delivered the opinion of the court.
Plaintiff filed a complaint in equity to rescind a contract on the ground of fraud and misrepresentation and for an accounting of profits derived from the exploitation of an invention. The cause was put at issue and referred to a master. In conformity with the master’s findings and recommendations contained in his report, a decree was entered in favor of plaintiff. Defendant Ruth Ann Wilsey, as executrix of the last will and testament of Irven H. Wilsey, appeals.
On July 22, 1941, plaintiff and Irven Wilsey, an inventor, entered into a written contract which reads as follows:
*441“Irven H. Wilsey
Wrigley Building Chicago
“Mr. Raymond C. Spencer,
7110 Princeton Ave.,
Dear Mr. Spencer:
“In accordance with our understanding, I hereby agree that I will transfer to you one-fourth of the profits, as and when accrued, resulting from our exploitation of my invention on a military-training and shooting-gallery apparatus, entirely owned by myself, and of improvements and patents, both U. S. and foreign, to be obtained on same. Preliminary crude sample of this apparatus is now in my shop as you know.
“It is further understood that I am to immediately proceed with the building of a commercial machine together with complete drawings and specifications for the manufacture, in the production of same. When finished every reasonable effort will be made by both of us to make this a financial success by sales, licenses, etc.
“For this one-fourth sharing interest in the profits, whether monies, stocks or other income, you are to pay me $5000.00 as follows: $2500.00 now, the receipt of which is hereby acknowledged, and $2500.00 upon the completion of the commercial machine above mentioned.
“This agreement is also binding on our heirs.
“Tours very truly,
(Signed) Irven H. Wilsey,
Irven H. Wilsey,
514 Wrigley Bldg.,
Accepted by: Chicago, Illinois.
(Signed) Raymond C. Spencer.
Raymond C. Spencer.
July 22, 1941.
*442“Signatures of Irven H. Wilsey and- Baymond C. Spencer, witnessed July 22, 1941.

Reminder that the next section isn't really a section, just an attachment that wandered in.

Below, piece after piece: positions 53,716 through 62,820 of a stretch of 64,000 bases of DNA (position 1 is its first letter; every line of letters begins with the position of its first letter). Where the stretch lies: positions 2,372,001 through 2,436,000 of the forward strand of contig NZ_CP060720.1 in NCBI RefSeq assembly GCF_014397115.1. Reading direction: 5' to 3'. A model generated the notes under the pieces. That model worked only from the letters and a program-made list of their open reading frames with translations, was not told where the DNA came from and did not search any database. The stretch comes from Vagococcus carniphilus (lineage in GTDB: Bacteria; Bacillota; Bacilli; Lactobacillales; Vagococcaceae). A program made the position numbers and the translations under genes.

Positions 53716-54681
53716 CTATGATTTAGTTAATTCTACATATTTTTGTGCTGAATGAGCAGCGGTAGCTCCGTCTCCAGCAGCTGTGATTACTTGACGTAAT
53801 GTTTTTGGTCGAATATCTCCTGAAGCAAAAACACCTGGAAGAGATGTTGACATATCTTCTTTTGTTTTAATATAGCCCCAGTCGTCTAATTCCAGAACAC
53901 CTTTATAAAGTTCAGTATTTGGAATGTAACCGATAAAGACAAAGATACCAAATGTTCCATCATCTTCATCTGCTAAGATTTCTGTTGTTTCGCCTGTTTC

(Signed) Earl Gosswiller
In March 1942, plaintiff went to California and at that time engaged one Harold V. Snyder, an attorney, to represent him in transactions with Wilsey. In August 1942 Wilsey commenced negotiations with Snyder to repurchase plaintiff’s interest in the invention. These negotiations culminated in a written contract on February 18, 1943, under the terms of which plaintiff agreed “to release any and all interest” which he had in the “apparatus” and any rights accruing to him by reason of the agreement dated July 22,1941, upon the repayment by Wilsey to plaintiff of the sum of $5,000. Irven Wilsey died on July 24, 1943.
The decree found, among other things, that plaintiff and Wilsey were engaged in a joint venture and that a fiduciary relation existed between plaintiff and decedent Wilsey by virtue of said joint venture; that all of the files, records, correspondence, contracts and papers relating to the exploitation of the invention were in exclusive possession and control of Wilsey; that shortly before August 10,1942, witness Harold V. Snyder had been engaged by plaintiff to secure an accounting under the contract of July 22, 1941, which Wilsey refused for the reason that there were no profits realized from the apparatus mentioned therein; that on August 10, 1942 Wilsey came to the office of Snyder and represented to him that there was no activity whatever in the exploitation of the invention; that afterwards on January 27, 1943 Wilsey again made substantially the same representations to Snyder and that he had a plan to put all his inventions in one corporation wherein some other men were interested and wanted everything he, Wilsey, had invented to put into the corporation, including the invention cov*443ered by the contract of July 22, 1941; that on or about February 11, 1943 Wilsey renewed negotiations with Snyder, and characterized the invention as “a dead item,” stating that there was no activity in it, that it had no future, and that the materials to build it could not be obtained; that after the war it would be obsolete and that it had no value and was lying dormant, and that he never expected it to be revived; that on February 15 or 16,1943 Wilsey again stated to Snyder that the invention had no prospect and that the item was dead and never would be revived.